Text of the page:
At the end of the 19th century, the relationship between composers and publishers was as the previous century: the composer used to sell his work for an agreed amount and he lost virtually all his rights on that work. Nowadays, the usual set-up, where the composer has more control over his work and shares the gains with the publisher, was driven by Richard Strauss, who in 1898 wrote to one hundred and sixty composers posing the need to improve their situation. His proposal was so successful that, shortly after, the German parliament approved a new law to rule the rights of [...]
At the beginning of this story, Friedrich von Hardenberg is twenty-two. He's a young man from a noble family, extremely intelligent and sensitive, passionate about literature, philosophy and science. He has spent four years in university and works as an apprentice (eventually, he should manage the salt mines that his father manages) and he keeps studying and writing. Then he first meets the other key person in the story, Sophie von Kühn, who is twelve. According to people who knew them, the girl is not especially brilliant, nor especially beautiful, nor especially anything. She is an ordinary girl, but she [...]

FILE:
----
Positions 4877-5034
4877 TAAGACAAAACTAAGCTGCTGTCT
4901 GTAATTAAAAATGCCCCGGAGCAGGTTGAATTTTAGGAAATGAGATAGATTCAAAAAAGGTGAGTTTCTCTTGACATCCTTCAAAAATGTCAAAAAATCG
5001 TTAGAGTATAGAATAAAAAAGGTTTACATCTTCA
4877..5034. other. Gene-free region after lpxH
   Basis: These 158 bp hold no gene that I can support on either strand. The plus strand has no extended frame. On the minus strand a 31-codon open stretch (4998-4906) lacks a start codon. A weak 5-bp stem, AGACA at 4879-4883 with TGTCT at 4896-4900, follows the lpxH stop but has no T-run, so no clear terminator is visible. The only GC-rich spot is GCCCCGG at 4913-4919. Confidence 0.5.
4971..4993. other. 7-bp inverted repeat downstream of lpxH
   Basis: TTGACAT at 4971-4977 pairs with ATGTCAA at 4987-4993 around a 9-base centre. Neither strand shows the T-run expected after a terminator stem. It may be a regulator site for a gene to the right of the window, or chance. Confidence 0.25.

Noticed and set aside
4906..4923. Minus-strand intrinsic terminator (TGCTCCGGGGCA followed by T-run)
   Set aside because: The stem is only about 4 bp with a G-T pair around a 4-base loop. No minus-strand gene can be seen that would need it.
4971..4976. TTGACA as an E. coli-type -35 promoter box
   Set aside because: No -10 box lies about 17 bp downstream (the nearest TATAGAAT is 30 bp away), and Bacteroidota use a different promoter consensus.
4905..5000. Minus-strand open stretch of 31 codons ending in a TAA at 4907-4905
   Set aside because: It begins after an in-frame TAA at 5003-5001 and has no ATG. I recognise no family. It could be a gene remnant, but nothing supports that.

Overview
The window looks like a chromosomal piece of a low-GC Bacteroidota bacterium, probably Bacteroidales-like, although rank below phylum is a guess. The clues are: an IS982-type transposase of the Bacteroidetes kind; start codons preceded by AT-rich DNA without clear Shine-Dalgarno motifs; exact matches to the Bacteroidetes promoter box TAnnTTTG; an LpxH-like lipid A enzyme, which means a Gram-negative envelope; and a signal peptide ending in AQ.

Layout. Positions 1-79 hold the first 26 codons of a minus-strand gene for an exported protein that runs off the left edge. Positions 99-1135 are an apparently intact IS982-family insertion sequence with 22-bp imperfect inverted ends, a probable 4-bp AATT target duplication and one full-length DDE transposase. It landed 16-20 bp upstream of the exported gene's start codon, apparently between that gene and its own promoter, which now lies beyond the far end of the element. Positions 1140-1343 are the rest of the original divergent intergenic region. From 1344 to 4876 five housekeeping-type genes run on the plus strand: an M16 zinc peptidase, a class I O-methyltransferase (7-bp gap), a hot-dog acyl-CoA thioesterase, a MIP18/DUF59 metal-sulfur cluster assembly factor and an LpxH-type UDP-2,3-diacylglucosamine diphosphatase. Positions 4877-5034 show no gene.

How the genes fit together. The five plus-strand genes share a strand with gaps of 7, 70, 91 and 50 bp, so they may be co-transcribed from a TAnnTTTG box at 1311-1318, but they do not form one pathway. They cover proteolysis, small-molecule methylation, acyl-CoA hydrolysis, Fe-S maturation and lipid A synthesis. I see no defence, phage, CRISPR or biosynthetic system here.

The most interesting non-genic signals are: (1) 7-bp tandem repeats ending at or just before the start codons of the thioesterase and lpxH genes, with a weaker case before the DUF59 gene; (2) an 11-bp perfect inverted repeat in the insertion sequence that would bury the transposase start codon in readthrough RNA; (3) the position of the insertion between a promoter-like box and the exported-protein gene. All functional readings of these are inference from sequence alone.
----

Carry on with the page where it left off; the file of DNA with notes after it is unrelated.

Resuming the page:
While Mahler was composing his fifth symphony, between 1901 and 1902, his Wunderhorn time was ending. In August 1901 he finished Der Tamboursg'sell, the last Lied composed with poems from Des Knaben Wunderhorn, and that summer he musicalized some poems by Friedrich Rückert. As we know, there is a strong link between the first four symphonies by Mahler and his Lieder; For example, the first one and Die zwei blauen Augen, the second one and Des Antonius von Padua Fischpredigt or the third one and Ablösung im Sommer. But in the fifth symphony we don't find this link, we can no longer sing (privately, of course) any Lied by Mahler when we listen to it.